“We don’t want to just keep playing and forget about what’s going on in the outside world, because it’s affecting us. It’s affecting everybody. We’re more than just basketball players; we’re people. And we have these raw emotions and feelings.”
At the point of the season where basketball is normally paramount, it very much seems like a distraction. A collection of 20-something athletes, mostly Black, mostly American and many with first-hand experience dealing with law enforcement, are determined to change the conversation.
Normally Raptors head coach Nick Nurse would be in the thick of preparing a game plan for his team against the Celtics. Instead, he’s been having meetings, listening and trying to lend support to his team dealing with another video of another unarmed Black man suffering in a violent encounter with police.
“The players are deeply disappointed that the same thing happens again in a relatively short timeframe,” said Nurse, referring to the killing by police of George Floyd in Minneapolis on May 25. “They want to be part of the solution, they want to help, they want justice. They want this particular problem to be handled in a much better way. That’s the first thing.
“Boycotting the game has come up for them as a way to try to demand a little more action. That’s really what they want. I think there’s enough attention and not quite enough action and that’s what I can sense from the discussions, is their disappointment. Like, ‘Man, how can we get something to change, like now. We need something to change, not just attention on the problem. We need a plan of action.’”
Nowhere has athlete activism been more evident than in the NBA where LeBron James and other prominent stars have boldly put a name and voice to causes in a way that was unthinkable when Michael Jordan was the brightest light in the sports firmament, or when Tiger Woods was the most dominant athlete on the planet.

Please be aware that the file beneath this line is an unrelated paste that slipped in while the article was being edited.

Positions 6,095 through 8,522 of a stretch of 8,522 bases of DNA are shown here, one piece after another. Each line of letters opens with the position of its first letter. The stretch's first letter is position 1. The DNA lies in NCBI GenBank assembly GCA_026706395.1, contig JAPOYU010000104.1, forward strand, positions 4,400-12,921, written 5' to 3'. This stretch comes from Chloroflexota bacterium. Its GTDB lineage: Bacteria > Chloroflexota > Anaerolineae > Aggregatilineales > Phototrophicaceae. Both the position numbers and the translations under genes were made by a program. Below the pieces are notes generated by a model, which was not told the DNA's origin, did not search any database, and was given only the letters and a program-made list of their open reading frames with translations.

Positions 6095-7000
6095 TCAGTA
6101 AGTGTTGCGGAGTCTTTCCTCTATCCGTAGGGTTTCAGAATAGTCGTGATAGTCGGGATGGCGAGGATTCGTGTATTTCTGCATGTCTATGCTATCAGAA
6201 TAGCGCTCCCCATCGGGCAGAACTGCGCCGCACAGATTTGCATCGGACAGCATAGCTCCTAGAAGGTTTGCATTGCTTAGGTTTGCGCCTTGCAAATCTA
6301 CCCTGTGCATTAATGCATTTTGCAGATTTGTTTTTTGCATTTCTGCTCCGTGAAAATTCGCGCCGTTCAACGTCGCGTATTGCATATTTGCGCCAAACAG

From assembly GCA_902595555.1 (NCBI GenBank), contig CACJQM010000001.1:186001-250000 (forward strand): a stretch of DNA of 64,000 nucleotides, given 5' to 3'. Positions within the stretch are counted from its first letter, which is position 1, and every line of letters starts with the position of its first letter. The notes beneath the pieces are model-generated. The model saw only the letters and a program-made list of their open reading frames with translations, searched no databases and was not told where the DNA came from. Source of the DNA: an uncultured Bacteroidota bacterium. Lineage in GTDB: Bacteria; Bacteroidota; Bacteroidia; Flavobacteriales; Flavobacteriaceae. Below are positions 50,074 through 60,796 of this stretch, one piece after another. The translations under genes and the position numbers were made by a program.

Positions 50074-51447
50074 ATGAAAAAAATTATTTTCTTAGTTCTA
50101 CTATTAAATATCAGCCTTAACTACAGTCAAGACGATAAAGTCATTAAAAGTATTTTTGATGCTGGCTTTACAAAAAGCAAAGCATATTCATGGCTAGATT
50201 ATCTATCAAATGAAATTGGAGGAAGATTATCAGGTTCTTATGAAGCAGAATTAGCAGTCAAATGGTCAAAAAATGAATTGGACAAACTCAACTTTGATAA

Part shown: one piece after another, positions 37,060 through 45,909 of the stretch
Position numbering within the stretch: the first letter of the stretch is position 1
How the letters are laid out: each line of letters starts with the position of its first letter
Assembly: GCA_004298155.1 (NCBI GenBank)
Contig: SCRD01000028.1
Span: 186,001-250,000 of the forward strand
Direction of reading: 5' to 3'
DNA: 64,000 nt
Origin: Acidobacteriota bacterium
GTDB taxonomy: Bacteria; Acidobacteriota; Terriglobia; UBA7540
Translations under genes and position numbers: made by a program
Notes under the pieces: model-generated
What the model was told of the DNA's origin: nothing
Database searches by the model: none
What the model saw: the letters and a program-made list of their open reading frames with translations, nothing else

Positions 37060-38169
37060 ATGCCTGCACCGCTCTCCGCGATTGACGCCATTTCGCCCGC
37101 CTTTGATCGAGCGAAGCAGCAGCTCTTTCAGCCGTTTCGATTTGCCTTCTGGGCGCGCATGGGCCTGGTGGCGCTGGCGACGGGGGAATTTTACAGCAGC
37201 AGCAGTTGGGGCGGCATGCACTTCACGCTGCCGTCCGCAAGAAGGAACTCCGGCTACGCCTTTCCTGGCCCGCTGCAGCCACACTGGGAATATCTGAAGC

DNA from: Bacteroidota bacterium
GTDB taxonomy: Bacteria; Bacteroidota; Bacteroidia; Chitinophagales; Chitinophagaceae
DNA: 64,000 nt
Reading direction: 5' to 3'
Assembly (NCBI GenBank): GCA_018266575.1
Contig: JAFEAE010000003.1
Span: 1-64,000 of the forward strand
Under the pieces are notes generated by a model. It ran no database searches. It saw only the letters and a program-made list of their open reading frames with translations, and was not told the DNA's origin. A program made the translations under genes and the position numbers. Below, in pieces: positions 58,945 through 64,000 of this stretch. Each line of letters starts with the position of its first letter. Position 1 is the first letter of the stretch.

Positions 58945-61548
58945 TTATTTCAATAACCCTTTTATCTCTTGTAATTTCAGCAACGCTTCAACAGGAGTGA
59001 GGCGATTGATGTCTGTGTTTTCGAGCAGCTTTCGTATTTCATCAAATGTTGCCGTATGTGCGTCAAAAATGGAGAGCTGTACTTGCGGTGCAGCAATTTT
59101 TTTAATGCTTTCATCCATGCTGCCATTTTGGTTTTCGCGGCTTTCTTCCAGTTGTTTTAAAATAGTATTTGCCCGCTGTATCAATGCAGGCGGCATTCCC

The movement was kickstarted when James and his then Miami Heat teammates posed for pictures with hoodies up in solidarity with Trayvon Martin, the unarmed Black teenager shot by overzealous-neighbour-with-a-gun George Zimmerman, who, in turn, was acquitted at trial, claiming self-defence. It seemed like a moment where the biggest stars of the day reached back across time and were willing to stand for something like Jim Brown, Muhammed Ali, Bill Russell and others had during the civil rights movement in the 1960s.
Speaking truth to power was one of the foundational moments in the NBA’s history, specifically. Players won concessions from owners when they threatened to boycott the 1964 All-Star Game. More recently, the rapid ouster of Los Angeles Clippers owner Donald Sterling when recordings of him making racist comments surfaced was, in part, accelerated when there were suggestions the Golden State Warriors were going to boycott Game 4 of their first-round playoff series against the Clippers in 2014.
But the latest fight is big and difficult and with hard-to-define goals and objectives. And it’s not getting easier. Players who have taken the opportunity to talk about their feelings and frustrations about another incident of police violence have shown a rare vulnerability and evident anguish.
“I think for us, we just wanted to make a difference, wanted to make a change, and seeing [the shooting of Blake] shows that things are the same,” said Raptors forward Pascal Siakam. “It makes you question, ‘Have you made the [right] decision or not, or whatever the case might be?’ And for me, it hurts. It hurts to see that … we came here for a reason and using our platform and wanting to send a message and hopefully bring awareness and bring a change, but I don’t know. It just feels like we’re stuck. It feels like we’re stuck. It feels like things are not changing.”
The players, standing on the cusp of history and taking it upon themselves to rebalance 400 years of prejudice and injustice, have gone one step further.
The players have decided not to play.